IMF board approves fresh Sh79billion loan to Kenya to fight Covid-19
The International Monetary Fund (IMF) has approved a Sh79billion loan to Kenya to help it fight the Covid-19 pandemic.
This is the second significant credit facility Kenya has received from Bretton Wood institutions in the last two months since the virus hit Nairobi.
In April, the Ministry of Health received another Sh5.3billion from the World Bank to finance production of sanitisers, protective gear for medical personnel and scaling up bed capacity for Covid-19 patients
In a statement released on Wednesday the Executive Board of the IMF said it had approved the disbursement of Sh79billion (about US$739 million) to be drawn under the Rapid Credit Facility (RCF).
“This will help to meet Kenya’s urgent balance of payments need stemming from the outbreak of the Covid-19 pandemic,” the statement reads in part.
The lender said the impact of Covid-19 on the Kenyan economy would be severe adding that it will act through both global and domestic channels, and downside risks remain large.
“While the authorities have taken decisive action to respond to the pandemic’s health and economic impacts, the sudden shock has left Kenya with significant fiscal and external financing needs,” the statement said.
It noted that Kenya has committed to resume fiscal consolidation plans once the crisis abates to reduce debt vulnerabilities.
It said the credit facility will help Kenya to address those needs and allow the government to maintain an adequate level of international reserves and help provide the budget financing needed to respond to the pandemic.
It added that it remains in close contact with the Kenyan authorities and stands ready to provide policy advice and further support, as needed.
“The Covid-19 pandemic has delivered a large economic shock to Kenya. The pandemic has impacted nearly all facets of the economy—particularly tourism, transport, and trade—and led to urgent balance of payments and fiscal financing needs,” Tao Zhang, the IMF’s Deputy managing Director and Acting Chair said at the conclusion of yesterdays board discussion,
“Emergency financing under the RCF will deliver liquidity support to help Kenya cover its balance of payments gap this year. It will provide much-needed resources for fiscal interventions to safeguard public health and support households and firms affected by the crisis. It will also catalyse necessary financing from other donors,” Zhang added.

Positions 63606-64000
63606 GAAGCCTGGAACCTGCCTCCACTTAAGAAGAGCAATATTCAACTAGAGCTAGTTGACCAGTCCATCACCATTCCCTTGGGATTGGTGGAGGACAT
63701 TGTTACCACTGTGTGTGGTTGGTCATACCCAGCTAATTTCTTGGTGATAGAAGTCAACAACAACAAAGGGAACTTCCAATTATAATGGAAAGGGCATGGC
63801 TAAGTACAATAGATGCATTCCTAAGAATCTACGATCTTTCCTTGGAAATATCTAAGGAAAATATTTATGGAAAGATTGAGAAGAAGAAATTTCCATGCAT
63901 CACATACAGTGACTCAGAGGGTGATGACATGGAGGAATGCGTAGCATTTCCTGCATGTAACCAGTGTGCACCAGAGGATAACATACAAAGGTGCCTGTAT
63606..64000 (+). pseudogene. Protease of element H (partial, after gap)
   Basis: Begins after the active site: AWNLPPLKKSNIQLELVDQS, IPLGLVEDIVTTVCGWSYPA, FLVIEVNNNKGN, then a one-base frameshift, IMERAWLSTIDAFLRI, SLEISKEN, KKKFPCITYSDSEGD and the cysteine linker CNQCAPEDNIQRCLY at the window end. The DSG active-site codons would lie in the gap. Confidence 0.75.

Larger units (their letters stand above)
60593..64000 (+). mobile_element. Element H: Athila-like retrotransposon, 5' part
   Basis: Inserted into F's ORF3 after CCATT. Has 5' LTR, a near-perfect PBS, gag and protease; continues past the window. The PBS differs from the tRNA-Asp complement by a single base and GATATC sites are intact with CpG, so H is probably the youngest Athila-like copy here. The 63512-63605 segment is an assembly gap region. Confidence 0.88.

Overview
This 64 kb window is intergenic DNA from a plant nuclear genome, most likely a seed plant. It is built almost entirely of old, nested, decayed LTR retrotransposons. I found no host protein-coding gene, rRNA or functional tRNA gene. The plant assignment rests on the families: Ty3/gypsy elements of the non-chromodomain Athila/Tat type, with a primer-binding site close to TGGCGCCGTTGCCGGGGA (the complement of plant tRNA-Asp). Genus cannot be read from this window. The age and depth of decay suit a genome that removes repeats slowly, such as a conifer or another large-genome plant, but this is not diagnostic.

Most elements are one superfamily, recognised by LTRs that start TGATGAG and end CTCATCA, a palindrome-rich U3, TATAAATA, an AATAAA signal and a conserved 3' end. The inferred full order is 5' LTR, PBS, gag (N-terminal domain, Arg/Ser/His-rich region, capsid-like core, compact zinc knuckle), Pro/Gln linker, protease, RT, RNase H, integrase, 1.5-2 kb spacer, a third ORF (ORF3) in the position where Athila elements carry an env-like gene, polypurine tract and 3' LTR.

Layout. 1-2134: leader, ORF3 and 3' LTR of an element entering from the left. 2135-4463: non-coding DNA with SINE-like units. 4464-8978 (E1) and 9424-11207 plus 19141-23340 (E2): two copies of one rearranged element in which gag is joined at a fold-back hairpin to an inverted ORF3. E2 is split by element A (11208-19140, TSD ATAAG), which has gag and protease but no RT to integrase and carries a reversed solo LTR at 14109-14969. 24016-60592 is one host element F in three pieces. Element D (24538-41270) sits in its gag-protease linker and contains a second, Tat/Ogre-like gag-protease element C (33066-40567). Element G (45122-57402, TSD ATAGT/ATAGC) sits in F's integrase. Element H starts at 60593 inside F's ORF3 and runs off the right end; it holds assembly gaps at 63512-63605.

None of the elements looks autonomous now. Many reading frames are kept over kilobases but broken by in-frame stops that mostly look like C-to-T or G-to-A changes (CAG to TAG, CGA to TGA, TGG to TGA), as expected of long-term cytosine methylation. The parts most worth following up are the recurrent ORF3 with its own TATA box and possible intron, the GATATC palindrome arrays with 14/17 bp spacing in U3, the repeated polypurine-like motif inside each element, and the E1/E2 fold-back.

He noted that a pause in Kenya’s fiscal consolidation plans to accommodate Covid-19-related measures is appropriate given that these measures should be temporary and well targeted.
Once the crisis abates, the IMF said it is critical that the authorities resume their pursuit of a growth-friendly medium-term fiscal adjustment, including raising revenues as a share of Gross Domestic Product (GDP), to reduce debt vulnerabilities.
“The Central Bank of Kenya (CBK) has taken various measures to maintain sufficient liquidity in the financial sector. It should continue to stand ready to further support the economy and the financial sector’s health, as necessary, while ensuring that policy decisions are data-driven. The CBK should also continue to allow the exchange rate to act as a shock absorber,” the statement added.
This comes at a time when concerns have been raised on how the funds are being used in Kenya after it was revealed that the country was splashing millions of shillings on non essentials as well as buying ‘tea and snacks’ at inflated prices.
The IMF says to ensure that Covid-19 related resources are used for their intended purpose, Kenyan authorities plan to conduct independent post-crisis auditing of Covid-19 related expenditures and publish the results.
In March, the CBK revealed that it had requested the IMF and the World Bank for emergency funding of upto Sh123billion (1.15billion) to help Kenya deal with the revenue shortfalls due to the virus.